Nothing new here, except my marrying, which to me is a matter of profound wonder. ~Abraham Lincoln on his marriage to Mary Todd, 1842

Friday, July 2, 2010

happy 4th to you!

Our regularly scheduled episode of Morrow's World has been moved to next week in honor of the 4th of July. Since the 18th-century is my favorite time period, July 4th has special meaning to me. Thought I'd share some of my favorite pictures here. As I edit The Colonel's Lady for the last time before turning it in August 1, I'm writing about the American flag when it had thirteen stars and soldiers wearing Continental uniforms like the one below.

My Colonel McLinn is quite dashing in uniform - look at all those buttons! I've heard General Washington was a sight to behold in uniform, also, especially astride his horse. He had a natural dignity that made people pause and take notice. If I could leap back into history, I'd like to have been at Valley Forge or one of the battles of the revolution or the signing of the Declaration of Independence.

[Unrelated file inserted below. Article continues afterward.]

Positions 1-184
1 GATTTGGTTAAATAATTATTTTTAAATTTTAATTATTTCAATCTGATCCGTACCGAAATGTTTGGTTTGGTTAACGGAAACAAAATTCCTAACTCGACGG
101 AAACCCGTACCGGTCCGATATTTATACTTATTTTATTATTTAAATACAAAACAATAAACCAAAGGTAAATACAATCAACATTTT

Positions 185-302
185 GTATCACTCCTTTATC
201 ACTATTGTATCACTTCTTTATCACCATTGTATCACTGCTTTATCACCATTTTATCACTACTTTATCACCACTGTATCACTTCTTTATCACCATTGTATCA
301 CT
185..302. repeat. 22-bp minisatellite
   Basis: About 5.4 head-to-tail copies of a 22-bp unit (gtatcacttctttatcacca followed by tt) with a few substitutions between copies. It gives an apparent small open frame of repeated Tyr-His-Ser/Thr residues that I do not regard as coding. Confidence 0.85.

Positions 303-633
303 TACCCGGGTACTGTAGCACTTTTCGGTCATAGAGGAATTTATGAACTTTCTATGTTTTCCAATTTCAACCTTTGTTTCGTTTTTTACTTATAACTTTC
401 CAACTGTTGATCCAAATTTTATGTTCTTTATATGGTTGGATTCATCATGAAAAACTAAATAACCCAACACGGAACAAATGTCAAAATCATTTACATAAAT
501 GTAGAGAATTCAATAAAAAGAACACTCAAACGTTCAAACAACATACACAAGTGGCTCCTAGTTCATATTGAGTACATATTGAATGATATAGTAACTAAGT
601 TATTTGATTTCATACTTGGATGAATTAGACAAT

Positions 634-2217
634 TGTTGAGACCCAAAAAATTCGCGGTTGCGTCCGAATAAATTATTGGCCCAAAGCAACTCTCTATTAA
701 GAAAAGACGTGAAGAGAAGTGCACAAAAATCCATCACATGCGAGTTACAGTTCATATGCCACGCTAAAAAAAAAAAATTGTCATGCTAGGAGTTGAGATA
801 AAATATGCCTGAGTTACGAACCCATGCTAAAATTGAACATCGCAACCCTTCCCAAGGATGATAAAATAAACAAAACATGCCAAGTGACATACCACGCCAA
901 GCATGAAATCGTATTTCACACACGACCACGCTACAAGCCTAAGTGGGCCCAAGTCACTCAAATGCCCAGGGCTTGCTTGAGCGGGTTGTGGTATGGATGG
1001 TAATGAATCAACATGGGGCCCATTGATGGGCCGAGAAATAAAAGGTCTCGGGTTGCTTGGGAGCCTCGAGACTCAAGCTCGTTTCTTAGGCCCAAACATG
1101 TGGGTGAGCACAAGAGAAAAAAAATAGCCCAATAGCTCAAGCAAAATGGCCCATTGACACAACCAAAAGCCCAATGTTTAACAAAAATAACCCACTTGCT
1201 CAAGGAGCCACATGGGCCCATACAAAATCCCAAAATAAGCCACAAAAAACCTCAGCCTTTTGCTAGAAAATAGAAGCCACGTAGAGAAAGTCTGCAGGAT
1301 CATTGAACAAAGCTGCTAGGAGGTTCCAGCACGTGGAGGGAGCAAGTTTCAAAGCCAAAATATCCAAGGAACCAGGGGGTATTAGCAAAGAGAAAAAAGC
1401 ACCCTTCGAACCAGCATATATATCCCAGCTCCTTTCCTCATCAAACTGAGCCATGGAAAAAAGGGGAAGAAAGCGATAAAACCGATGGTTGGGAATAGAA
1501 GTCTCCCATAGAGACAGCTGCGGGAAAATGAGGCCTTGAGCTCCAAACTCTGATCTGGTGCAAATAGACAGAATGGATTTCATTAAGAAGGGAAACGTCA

Isn't this the most charming colonial house? The struggling widow, Betsy Ross, was running her own upholstery business in Philadelphia when George Washington came to her and asked her about sewing an American flag. Since she was quite savvy with her scissors, she cut him a lovely star to show him the design she had in mind. He agreed and the rest is history:)

We're headed to the lake on Sunday for a cookout with Randy's family. Though it usually rains, the boys will take their swim gear, anyway. The fireworks display over the lake is quite spectacular!

Do you have plans for the 4th? If you could travel through time to the 18th-century, what event would you like to have been a part of or witnessed?

Our giveaway winner this week is...

Happy 4th of July to you all!

Freedom is never given, it is won. ~unknown